For most people, the idea of financial planning is downright intimidating, requiring expensive legal fees and tough decisions. But a website developed by a Duke alum is working to make that process easier. 

Helen Zou—Pratt ‘13 and currently pursuing an MBA/MA at Stanford University—co-founded FreeWill, a platform that streamlines estate planning and encourages charitable donations. Users are able to develop a legally-binding will at no cost, saving them both time and money. It also includes a tool that makes it more simple to leave behind gifts for nonprofits, charities and research institutions. 

“Estate planning can be really complicated,” Zou said. “We broke that down into something easy and digestible.” 

She explained that the website asks users if they want to leave money for nonprofits and lets them designate how much or what percentage of their assets they want to leave. Once they create their will, they can print it out and have two witnesses sign the document to make it official. 

After only a year of operation, FreeWill has already amassed 1,700 users who have agreed to donate more than $30 million to charities. 

The platform generates revenue through partnerships with nonprofits who buy customized versions of the will-making process and pay an annual subscription fee. FreeWill sends them notifications when users have made donations, allowing the nonprofits to track gifts and reach out to donors to thank them and build relationships. 

The paying nonprofits are also displayed on the site as suggested charities to give donations, which Zou said increases the number of gifts they get. Users can also select an “other” option and type in the charity of their choice. 

So far, the website has about 20 partners including the Texas Children’s Hospital and Project HEAL, which focuses on helping people suffering from eating disorders pay for treatment. Since partnering with FreeWill, Zou noted that Project HEAL has received increased traffic on its digital platforms and raised more than $1 million in pledges.

“A lot of it is making it simpler, easy and free,” Zou said. “How do you take something complex and scary and boil it down into something that people can find enjoyable and easy to understand?”

She noted that FreeWill has worked with attorneys across the country to examine state laws about wills, allowing the platform to capture variations in regulations in different places. For more complicated estate planning, users can make a draft will, including their desired charitable donations, and then work with a lawyer, which still helps streamline the process. It can also recommend qualified attorneys near users’ homes. 

The idea for the website came about when Zou’s friend Patrick Schmitt, also a grad student at Stanford, was trying to write a will for himself and wanted to leave most of his money to charity but found the process to be difficult.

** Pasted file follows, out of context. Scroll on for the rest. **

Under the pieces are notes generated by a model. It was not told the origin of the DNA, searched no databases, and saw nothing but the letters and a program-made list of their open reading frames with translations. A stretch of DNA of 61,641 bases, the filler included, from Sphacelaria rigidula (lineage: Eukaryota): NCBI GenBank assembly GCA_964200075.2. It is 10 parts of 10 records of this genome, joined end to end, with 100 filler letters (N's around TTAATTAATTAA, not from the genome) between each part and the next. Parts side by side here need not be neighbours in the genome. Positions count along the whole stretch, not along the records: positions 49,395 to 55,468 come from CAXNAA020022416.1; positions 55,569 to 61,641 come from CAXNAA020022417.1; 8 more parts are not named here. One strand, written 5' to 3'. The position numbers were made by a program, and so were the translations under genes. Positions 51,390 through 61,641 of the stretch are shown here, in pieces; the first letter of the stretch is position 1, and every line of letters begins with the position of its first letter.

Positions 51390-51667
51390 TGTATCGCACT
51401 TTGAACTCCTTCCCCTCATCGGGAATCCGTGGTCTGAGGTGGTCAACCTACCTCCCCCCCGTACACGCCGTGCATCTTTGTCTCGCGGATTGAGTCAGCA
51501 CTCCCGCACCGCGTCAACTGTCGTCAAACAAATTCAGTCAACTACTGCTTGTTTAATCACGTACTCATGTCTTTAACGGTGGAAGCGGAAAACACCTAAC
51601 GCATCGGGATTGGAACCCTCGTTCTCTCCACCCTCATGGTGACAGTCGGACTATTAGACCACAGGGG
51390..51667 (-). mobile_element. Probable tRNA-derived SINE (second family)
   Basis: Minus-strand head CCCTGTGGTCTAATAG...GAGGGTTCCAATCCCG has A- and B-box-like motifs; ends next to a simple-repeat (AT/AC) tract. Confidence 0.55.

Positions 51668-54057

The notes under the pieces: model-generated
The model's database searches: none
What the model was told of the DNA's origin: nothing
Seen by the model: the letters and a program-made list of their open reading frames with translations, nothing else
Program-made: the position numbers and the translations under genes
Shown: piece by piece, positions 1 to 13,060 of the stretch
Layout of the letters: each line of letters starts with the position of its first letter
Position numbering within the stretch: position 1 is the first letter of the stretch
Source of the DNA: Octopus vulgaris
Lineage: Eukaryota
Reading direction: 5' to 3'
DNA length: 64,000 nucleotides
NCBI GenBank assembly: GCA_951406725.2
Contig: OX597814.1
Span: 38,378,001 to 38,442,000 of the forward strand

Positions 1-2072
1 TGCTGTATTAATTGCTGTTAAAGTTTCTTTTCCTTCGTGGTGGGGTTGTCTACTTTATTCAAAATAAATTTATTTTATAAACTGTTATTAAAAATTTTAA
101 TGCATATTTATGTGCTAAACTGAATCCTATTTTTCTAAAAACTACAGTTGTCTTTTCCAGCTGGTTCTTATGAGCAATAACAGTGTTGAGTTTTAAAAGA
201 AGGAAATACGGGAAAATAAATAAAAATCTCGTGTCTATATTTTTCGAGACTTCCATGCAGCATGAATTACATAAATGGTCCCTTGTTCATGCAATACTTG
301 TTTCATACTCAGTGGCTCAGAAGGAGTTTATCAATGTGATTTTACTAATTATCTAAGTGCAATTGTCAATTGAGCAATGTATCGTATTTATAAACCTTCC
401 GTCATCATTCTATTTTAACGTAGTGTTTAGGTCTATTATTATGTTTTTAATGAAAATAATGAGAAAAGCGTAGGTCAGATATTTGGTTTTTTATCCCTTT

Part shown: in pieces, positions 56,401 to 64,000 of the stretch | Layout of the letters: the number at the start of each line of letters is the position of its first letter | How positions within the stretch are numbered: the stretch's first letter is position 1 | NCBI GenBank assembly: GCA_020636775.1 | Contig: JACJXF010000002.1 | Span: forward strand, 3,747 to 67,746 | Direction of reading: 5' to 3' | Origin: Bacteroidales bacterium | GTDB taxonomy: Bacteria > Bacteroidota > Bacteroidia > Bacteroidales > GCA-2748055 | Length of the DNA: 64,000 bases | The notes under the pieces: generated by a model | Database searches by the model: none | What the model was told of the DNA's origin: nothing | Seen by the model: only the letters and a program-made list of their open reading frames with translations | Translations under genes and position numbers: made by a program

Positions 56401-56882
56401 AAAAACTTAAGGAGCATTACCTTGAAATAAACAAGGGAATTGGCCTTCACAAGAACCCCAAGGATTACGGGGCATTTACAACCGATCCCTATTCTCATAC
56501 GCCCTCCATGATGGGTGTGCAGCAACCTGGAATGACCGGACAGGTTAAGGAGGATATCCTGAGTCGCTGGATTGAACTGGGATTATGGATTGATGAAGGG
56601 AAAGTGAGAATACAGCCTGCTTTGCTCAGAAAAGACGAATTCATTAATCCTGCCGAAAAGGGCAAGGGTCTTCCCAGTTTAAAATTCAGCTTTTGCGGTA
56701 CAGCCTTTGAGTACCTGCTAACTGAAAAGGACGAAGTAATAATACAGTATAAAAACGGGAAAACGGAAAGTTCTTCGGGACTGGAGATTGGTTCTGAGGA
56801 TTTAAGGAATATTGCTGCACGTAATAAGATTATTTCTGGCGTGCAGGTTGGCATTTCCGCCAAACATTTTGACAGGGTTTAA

“We realized there was a huge opportunity around philanthropic giving,” Zou said. “How can we mitigate the loss to charities that happens when people aren’t thinking about giving in their will?” 

Zou and Schmitt along with another Stanford graduate student researched the startup space and legal regulations before launching the website. They now have two full-time employees and a group of four to eight helping out part time. 

Zhou's noted that she did not always plan to start a business. She studied biomedical engineering at Duke and planned to go to medical school but then decided she did not want to spend the rest of her life doing research. 

“I realized that it wasn’t what I wanted to dedicate the rest of my life to,” she said. “Being a doctor you influence one life at a time. I wanted to see if I could do that on a larger scale.”

She then joined Capital One as a senior strategy associate and later a product manager, which she used as a launch pad to learn more about business. 

Zou explained that FreeWill is important because it helps eliminate the reluctance around writing wills. Many people do not want to think about their deaths or meet with lawyers. Some also assume death is a long way off and don't see the incentive to write a will now. 

“Everyone over 18 should have a will,” Zou said. “It’s a financial best practice of being ready for anything.”

Schmitt noted the potential for FreeWill to tap into an underutilized source for philanthropy. Although 90 percent of Americans make a donation to some cause once a year, fewer than six percent include charitable gifts in their estate plan. 

“When people do estate planning, they’re rarely prompted to do charitable giving,” Schmitt said. “If you don't ask people about a certain thing, they’re much less likely to do it.” 

FreeWill also helps users make sure their finances are in order and take care of their friends and family after the users die, Zou explained. On the website, users can designate possessions or funds that they want to leave behind for certain individuals.

Moving forward, Zou said she wants to reach out to more nonprofits to get them on board and serve as a resource to their donors. Their goal is to raise $100 billion for charities. 

Schmitt added that he thinks FreeWill will be successful because of its brilliant team and the fact that most people do want to donate their money to good causes. 

“People are fundamentally interested in changing the world,” he said. “They just need a clearer path to doing so.”